Now, you’d think that a story of this magnitude would have been told many times over already. After all, in the two hundred-plus years that have elapsed since the Revolutionary War ended, that experience has been studied in almost microscopic detail, over and over again. There are entire research libraries in this country whose shelves are sagging with books about the American struggle for independence. Except perhaps for the Civil War, it is arguably the most studied subject in our national history.
Sadly, though, the story of these prisoners has been almost entirely neglected—which is of course why I refer to them in my recent book as “forgotten patriots.” Even historians who specialize in the American Revolution are surprised by the scale and horror of what took place.
So how do we explain this? Why has such a big story—and I think it is a big story—attracted almost no attention from historians in the last two centuries?
You probably have some ideas of your own, but I’d like to offer two that seem especially relevant. The first of them has to do with the relentless transformation of New York City’s built environment over the last 200 years. Other than St. Paul’s Chapel on Broadway (completed in 1766), tiny Bowling Green (enclosed by the same cast iron fence it had in 1776), and the Morris-Jumel mansion in upper Manhattan (built in 1765), every tangible connection to Manhattan’s Revolutionary past has vanished (except for a small handful of farmhouses, it’s pretty much the same story in Brooklyn, Queens, Staten Island, and the Bronx).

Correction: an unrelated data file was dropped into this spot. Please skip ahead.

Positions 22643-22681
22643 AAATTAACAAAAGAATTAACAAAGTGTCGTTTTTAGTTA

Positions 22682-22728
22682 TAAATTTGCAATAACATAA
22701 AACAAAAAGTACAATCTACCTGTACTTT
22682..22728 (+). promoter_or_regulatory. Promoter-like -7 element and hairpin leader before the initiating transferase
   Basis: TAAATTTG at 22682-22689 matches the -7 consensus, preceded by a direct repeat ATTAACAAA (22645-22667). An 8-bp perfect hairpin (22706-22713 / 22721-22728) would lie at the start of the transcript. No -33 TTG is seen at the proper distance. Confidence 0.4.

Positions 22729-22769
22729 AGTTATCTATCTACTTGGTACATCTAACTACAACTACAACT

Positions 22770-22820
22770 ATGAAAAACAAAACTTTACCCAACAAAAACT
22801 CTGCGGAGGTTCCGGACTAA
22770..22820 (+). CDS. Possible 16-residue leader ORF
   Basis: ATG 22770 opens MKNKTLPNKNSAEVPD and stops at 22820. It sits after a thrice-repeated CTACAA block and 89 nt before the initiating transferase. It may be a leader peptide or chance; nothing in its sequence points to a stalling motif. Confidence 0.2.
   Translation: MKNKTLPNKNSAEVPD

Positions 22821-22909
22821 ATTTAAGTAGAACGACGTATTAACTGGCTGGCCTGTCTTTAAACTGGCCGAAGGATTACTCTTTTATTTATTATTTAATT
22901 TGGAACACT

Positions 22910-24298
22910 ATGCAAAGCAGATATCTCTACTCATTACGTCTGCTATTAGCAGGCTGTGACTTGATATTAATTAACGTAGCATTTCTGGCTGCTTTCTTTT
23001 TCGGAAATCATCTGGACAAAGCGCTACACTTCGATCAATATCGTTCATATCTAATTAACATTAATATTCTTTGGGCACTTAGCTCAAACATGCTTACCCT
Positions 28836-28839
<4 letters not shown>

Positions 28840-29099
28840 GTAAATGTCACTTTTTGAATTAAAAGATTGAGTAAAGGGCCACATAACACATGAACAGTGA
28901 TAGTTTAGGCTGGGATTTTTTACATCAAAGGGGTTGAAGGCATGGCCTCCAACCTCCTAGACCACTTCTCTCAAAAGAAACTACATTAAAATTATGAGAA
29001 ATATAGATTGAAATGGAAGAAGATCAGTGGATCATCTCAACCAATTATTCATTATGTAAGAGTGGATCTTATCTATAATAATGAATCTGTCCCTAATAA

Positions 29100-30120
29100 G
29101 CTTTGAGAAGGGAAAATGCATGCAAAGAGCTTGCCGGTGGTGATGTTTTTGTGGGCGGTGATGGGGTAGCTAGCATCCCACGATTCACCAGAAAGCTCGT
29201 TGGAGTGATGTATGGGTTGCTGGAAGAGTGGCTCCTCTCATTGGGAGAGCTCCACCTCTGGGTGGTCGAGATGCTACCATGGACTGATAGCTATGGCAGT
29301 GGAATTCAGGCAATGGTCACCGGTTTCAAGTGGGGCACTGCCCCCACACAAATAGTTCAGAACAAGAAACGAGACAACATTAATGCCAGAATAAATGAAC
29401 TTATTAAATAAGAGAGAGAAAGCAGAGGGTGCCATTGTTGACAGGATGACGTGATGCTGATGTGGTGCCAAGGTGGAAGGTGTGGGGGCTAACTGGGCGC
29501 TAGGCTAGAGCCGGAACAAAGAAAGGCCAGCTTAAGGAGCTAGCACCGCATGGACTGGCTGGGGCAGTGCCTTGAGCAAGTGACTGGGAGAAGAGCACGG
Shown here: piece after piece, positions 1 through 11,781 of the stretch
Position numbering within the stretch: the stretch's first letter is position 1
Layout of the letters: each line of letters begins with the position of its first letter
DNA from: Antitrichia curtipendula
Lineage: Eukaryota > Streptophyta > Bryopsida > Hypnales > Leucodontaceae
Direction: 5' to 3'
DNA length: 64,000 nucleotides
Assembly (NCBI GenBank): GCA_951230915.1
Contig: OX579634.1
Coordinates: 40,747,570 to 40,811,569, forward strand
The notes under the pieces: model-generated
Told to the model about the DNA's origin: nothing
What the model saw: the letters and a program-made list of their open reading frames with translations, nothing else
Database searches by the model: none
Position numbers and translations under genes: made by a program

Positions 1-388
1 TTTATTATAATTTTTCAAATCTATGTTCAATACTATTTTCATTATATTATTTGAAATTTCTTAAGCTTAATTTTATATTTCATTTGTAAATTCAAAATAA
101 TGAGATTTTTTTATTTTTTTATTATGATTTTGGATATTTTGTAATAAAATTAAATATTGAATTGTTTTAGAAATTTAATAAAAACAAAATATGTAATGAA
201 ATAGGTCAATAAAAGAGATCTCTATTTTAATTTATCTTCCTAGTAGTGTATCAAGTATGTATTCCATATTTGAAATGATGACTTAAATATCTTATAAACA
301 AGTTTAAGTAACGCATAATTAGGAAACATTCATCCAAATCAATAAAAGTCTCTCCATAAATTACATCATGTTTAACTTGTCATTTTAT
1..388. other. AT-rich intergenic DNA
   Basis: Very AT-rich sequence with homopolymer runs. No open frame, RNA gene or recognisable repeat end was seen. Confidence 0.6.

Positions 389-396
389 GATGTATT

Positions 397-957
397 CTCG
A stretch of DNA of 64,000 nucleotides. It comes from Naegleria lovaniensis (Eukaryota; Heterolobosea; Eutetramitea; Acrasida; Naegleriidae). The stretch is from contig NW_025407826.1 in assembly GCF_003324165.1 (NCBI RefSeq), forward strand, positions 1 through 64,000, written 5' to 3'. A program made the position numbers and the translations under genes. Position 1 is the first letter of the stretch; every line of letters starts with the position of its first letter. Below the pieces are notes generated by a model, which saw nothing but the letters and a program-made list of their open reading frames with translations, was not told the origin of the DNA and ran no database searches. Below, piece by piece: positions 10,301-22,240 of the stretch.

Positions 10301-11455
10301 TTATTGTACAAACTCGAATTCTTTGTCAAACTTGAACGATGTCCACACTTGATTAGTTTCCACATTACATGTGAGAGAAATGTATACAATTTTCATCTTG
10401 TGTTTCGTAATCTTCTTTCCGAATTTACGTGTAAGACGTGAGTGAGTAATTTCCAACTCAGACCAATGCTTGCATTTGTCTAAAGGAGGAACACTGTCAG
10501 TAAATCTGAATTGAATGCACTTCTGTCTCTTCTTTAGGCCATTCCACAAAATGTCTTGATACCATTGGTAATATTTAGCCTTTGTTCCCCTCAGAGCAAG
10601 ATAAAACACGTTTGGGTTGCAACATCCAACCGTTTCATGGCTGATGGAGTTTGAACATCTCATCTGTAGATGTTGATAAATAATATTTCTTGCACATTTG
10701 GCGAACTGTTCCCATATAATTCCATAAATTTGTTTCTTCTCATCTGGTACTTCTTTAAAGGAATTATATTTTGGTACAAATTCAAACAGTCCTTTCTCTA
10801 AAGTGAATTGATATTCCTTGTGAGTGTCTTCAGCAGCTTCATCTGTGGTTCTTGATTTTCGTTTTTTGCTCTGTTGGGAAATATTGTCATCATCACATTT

Of the places where thousands of American prisoners died from starvation and disease – the churches and sugar houses, the jail and almshouse, the prison ships of Wallabout Bay – nothing at all survives. Most of these sites, in fact, had disappeared from the urban landscape well before the Civil War.
Think for a moment about the difference between New York and, say, Philadelphia or Boston. As we all know, those cities have preserved multiple physical links to the Revolution. Think Carpenter’s Hall, Paul Revere’s house, Bunker Hill, and so forth.
New York, on the other hand, is the most historicidal of cities. Its residents seem to delight in the defeat of history. They have no patience with it. People come here to escape the past, not to find it – they want to start over, fresh, free of the dead weight of musty tradition. They look ahead, to the future. What happened before is of little or no consequence. New Yorkers are too busy. Besides, real estate values being what they are, history doesn’t pay.
Put this way, it’s not surprising that the story of those suffering Revolutionary War prisoners has been so neglected. So has almost everything else in New York connecting its residents to the Revolution. Why is it so hard to remember that biggest battle of the war was fought in Brooklyn, just a few miles from here? Because the site has long since vanished – re-graded, paved over, built up, fenced in.
True, there are a few monuments here and there – the Prison Ship Martyr’s Monument in Fort Greene Park, another monument to the Sugar House prisoners tucked into a corner of Trinity Churchyard. But monuments and statues are a poor substitute for the actual place where something happened that is worth remembering. When the place disappears, our memories disappear as well.
Figure 4: Prison Ship Martyrs’ Monument, Fort Greene Park, Brooklyn. Photograph by Joe Unander.